Since trumpeter Rob Parton's superlative JazzTech Big Band left the scene more than a decade ago, Chicagoans have been left to wonder when, or even if, another ensemble of that caliber would arrive to fill the void left by its departure. In 2020, their hopes were realized with the formation of the New Standard Jazz Orchestra, comprising a handful of JazzTech alumni and an assortment of the finest young jazz musicians in the Chicago area.
Having landed a regular monthly gig at the Windy City's venerable Jazz Showcase, where it battle-tested splendid new compositions and arrangements by the likes of Tom Matta, Chris Madsen, Tom Garling, John Wojciechowski, Mike Plog and co-leader Andy Baker, the NSJO decided the time had come to reach a wider audience by recording its debut album, Waltz About Nothing. Garling wrote three of the album's impressive originals, Baker two, Madsen, Wojciechowski and Plog one apiece to complement Billy Strayhorn's "Star Crossed Lovers" (arranged by Matta), Burt Bacharach's "Close to You" and Miles Davis' "Milestones." Besides "Waltz About Nothing," Baker composed and arranged the animated "Samba for Someone." He is nothing if not cryptic.
Co-leader and lead alto Ken Partyka solos with Baker on "Samba for Someone." They are quite good, and they have to be to keep pace with the ensemble's sizable corps of high-caliber improvisers. Wojciechowski is showcased on his "Lexicon," alto saxophonist Madsen on his "Spring and Fall," the late great tenor Mark Colby on Garling's "This One's for Sturm" (first name, Fred). Others who turn heads and enliven ears along the way are Garling, baritone saxophonist Mark Hiebert, trumpeters Marquis Hill and BJ Cord, trombonist Tim Coffman and pianist Dan Murphy. The rhythm section, anchored by drummer Todd Howell and including Murphy and bassist Tim Fox, is eagle- eyed and squarely in the pocket.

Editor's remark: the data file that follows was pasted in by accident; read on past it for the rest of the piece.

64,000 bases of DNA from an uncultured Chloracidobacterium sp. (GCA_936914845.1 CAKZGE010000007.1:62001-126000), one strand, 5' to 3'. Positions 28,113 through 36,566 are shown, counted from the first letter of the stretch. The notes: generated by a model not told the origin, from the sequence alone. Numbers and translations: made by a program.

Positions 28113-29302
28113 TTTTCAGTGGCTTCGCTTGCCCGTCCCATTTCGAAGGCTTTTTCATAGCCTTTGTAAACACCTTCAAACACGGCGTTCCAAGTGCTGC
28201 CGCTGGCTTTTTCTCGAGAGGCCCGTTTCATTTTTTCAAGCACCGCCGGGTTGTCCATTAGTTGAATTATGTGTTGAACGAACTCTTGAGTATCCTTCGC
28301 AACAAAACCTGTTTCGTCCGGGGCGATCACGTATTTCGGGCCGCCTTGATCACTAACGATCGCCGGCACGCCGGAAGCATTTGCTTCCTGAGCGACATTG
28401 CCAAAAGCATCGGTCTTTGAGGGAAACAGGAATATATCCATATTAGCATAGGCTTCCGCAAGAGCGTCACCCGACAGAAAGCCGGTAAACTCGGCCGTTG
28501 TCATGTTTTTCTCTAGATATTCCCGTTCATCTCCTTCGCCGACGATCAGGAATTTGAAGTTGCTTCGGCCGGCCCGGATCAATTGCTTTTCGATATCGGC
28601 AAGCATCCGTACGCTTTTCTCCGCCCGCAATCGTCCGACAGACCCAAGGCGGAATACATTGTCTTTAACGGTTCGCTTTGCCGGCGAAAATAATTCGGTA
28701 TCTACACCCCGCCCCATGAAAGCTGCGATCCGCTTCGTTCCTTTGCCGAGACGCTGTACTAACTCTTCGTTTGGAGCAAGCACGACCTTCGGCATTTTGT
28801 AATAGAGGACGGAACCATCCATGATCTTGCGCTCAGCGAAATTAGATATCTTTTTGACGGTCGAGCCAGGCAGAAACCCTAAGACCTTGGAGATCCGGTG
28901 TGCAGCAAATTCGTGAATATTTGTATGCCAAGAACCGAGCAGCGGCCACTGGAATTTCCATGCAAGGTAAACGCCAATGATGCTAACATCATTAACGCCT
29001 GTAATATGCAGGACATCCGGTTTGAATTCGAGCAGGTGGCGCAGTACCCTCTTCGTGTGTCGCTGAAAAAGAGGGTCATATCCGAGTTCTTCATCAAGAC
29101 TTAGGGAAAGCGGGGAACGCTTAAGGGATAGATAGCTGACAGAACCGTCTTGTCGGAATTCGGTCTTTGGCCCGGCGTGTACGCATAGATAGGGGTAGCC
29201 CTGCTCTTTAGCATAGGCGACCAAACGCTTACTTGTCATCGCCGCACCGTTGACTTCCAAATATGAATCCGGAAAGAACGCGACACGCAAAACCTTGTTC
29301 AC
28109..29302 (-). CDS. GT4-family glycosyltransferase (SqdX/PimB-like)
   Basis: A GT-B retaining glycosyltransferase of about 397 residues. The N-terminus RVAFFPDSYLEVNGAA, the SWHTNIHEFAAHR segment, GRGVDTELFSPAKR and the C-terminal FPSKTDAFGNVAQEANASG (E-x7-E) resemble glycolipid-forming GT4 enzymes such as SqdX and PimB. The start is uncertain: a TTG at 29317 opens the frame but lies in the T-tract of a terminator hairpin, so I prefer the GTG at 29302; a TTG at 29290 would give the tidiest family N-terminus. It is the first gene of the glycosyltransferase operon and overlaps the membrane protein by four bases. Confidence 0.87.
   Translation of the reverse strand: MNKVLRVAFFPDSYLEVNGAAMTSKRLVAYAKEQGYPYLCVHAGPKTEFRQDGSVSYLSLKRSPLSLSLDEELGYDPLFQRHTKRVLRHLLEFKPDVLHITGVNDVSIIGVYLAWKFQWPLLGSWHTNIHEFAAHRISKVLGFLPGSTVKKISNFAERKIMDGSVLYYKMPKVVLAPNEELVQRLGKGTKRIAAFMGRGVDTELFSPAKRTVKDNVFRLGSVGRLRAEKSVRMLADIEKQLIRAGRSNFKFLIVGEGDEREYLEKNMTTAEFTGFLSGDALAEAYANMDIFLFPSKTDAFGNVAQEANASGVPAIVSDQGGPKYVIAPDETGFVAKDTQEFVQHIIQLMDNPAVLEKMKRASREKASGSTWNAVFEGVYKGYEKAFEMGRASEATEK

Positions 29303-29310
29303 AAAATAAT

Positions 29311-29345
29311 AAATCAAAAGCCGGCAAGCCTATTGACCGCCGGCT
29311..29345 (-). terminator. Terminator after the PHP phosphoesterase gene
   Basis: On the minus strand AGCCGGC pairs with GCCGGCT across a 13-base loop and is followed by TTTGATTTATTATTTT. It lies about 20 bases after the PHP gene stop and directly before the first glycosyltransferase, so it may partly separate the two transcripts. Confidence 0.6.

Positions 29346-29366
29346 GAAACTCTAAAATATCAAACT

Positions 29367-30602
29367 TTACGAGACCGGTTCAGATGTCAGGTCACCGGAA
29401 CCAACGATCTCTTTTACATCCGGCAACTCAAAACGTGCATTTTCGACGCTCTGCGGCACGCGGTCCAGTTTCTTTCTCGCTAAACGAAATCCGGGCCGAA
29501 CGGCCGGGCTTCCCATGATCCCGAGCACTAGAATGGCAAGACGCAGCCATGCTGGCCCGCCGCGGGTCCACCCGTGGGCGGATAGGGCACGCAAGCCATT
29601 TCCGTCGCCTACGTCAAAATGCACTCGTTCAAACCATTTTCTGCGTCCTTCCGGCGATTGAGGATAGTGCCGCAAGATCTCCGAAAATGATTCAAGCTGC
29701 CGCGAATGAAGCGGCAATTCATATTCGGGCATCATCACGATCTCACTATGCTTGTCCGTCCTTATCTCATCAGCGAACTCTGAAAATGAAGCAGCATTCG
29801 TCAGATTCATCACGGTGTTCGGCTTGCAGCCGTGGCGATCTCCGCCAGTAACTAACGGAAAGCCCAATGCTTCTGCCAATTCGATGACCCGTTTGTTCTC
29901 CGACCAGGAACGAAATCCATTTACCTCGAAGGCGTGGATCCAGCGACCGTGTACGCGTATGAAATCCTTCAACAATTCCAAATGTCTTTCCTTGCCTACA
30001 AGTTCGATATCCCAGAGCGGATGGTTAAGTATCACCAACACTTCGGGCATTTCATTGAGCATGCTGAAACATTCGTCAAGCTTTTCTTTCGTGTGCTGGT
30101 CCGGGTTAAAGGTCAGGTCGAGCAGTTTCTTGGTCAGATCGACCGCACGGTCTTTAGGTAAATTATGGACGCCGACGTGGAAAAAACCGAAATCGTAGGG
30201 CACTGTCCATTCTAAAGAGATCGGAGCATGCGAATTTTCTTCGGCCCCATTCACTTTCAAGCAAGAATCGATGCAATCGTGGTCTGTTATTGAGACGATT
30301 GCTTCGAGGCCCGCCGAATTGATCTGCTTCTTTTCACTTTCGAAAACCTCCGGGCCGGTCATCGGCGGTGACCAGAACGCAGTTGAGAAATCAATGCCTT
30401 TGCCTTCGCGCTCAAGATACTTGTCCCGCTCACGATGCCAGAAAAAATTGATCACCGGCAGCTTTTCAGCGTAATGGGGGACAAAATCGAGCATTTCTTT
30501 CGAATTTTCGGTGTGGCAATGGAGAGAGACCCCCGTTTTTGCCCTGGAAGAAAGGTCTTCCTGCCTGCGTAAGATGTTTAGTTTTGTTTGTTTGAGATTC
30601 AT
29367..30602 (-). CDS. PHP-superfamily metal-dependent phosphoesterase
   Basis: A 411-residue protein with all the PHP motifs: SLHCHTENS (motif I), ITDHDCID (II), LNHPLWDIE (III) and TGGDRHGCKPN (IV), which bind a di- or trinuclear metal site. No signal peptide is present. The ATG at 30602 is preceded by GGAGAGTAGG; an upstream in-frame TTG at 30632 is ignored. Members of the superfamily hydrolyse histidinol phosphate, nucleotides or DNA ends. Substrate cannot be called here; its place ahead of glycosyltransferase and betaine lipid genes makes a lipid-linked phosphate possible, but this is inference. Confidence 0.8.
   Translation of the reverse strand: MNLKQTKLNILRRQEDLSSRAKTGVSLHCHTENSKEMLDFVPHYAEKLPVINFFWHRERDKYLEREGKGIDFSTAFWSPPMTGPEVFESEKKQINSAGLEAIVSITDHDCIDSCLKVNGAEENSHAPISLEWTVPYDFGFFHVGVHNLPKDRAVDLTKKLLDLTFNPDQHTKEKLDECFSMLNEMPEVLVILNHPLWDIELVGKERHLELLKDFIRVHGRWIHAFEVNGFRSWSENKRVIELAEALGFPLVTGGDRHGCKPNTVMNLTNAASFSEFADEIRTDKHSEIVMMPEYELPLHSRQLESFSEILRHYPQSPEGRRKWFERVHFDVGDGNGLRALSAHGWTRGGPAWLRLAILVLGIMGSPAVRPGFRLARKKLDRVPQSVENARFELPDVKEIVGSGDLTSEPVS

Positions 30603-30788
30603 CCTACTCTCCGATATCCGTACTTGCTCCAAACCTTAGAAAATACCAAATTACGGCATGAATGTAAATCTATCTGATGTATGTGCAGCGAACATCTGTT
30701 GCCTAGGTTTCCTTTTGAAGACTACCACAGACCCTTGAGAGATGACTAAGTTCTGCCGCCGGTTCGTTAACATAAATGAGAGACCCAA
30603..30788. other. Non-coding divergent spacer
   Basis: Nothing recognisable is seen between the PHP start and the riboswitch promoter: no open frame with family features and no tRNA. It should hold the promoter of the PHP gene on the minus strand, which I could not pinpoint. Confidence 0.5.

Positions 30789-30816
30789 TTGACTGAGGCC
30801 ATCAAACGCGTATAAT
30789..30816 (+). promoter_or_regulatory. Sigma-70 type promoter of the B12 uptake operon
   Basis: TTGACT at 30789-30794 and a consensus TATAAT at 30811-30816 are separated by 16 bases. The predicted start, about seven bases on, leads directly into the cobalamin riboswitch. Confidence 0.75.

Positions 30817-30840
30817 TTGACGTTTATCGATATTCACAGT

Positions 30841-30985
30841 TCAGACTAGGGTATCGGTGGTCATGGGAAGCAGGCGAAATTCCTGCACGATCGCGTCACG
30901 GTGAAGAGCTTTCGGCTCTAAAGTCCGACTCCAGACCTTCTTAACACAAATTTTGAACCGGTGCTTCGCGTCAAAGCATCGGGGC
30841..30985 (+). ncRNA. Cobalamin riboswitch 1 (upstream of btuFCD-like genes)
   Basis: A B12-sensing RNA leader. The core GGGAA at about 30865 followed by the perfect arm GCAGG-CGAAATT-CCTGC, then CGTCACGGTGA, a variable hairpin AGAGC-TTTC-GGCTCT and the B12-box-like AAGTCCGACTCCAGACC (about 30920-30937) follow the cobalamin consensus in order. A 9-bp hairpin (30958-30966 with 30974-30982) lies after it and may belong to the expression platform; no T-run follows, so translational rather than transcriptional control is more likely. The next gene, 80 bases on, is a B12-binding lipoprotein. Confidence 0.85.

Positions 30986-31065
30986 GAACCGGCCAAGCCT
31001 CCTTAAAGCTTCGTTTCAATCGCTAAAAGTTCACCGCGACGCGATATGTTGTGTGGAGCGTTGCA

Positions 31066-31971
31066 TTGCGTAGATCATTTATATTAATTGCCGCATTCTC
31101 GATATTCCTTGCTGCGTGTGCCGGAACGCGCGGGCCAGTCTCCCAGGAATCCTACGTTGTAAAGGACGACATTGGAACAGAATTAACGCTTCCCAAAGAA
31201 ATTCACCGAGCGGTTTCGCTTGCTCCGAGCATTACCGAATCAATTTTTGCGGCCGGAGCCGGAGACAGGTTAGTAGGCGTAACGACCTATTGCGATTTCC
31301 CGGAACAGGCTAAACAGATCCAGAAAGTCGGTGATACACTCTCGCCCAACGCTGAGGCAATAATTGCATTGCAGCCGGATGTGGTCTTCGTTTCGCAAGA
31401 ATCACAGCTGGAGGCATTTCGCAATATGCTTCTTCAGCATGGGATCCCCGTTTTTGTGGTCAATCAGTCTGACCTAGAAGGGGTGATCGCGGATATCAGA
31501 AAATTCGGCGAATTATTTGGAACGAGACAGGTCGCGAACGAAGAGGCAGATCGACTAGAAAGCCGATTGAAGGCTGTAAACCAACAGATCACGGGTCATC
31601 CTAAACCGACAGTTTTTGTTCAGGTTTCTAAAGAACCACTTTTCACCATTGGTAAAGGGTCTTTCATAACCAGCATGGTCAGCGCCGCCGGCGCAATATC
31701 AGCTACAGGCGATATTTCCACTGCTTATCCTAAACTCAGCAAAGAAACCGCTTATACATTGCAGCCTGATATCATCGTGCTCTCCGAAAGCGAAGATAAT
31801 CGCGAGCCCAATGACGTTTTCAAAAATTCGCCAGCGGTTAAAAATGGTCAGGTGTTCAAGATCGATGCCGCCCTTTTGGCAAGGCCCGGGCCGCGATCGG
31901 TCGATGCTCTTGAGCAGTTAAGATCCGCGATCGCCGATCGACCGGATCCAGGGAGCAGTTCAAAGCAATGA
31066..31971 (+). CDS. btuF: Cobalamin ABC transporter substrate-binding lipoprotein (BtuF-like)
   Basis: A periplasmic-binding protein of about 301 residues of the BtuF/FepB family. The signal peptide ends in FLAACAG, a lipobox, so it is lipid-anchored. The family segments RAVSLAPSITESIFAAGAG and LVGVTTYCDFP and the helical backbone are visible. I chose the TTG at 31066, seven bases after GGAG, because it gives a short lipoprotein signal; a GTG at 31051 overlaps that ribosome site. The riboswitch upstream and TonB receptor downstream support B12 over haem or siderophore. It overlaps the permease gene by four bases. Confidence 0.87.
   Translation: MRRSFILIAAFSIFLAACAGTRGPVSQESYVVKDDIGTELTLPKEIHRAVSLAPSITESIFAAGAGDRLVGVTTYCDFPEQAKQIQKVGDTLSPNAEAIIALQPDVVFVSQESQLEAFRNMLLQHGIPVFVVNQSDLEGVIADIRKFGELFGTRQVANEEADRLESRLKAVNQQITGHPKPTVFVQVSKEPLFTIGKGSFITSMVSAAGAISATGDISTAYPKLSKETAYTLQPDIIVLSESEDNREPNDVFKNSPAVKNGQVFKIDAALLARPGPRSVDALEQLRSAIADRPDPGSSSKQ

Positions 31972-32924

After building a solid foundation from Garling's zealous opener, "Metamorphosis," through to his good-natured "Sedentary Motion," the NSJO delivers the coup de grace: Garling's incendiary arrangement of "Milestones," smartly introduced by Murphy's nimble piano and enfolding ardent solos by Cord, Colby and Garling before a final exclamation point. Sandwiched between are Baker's pair of winners, others by Madsen, Garling and Wojciechowski, Plog's buoyant "Bu's Groove," the even-tempered "Star Crossed Lovers" and Madsen's resourceful arrangement of "Close to You," a pop song written for The Carpenters that lends itself surprisingly well to a jazz treatment.
Notwithstanding the departure of Parton's band and others such as the superb Chicago Metropolitan Jazz Orchestra, the city remains home to a number of respectable ensembles but none that approaches the proficiency or awareness of the NSJO. And as a bonus, the orchestra also swings. New Standard? Beyond question and without a doubt. Three full-throated bravos!
Metamorphosis; Spring and Fall; Waltz About Nothing; This One’s for Sturm; Star Crossed Lovers; Samba for Someone; Lexicon; Bu’s Groove; Close to You; Sedentary Motion; Milestones.
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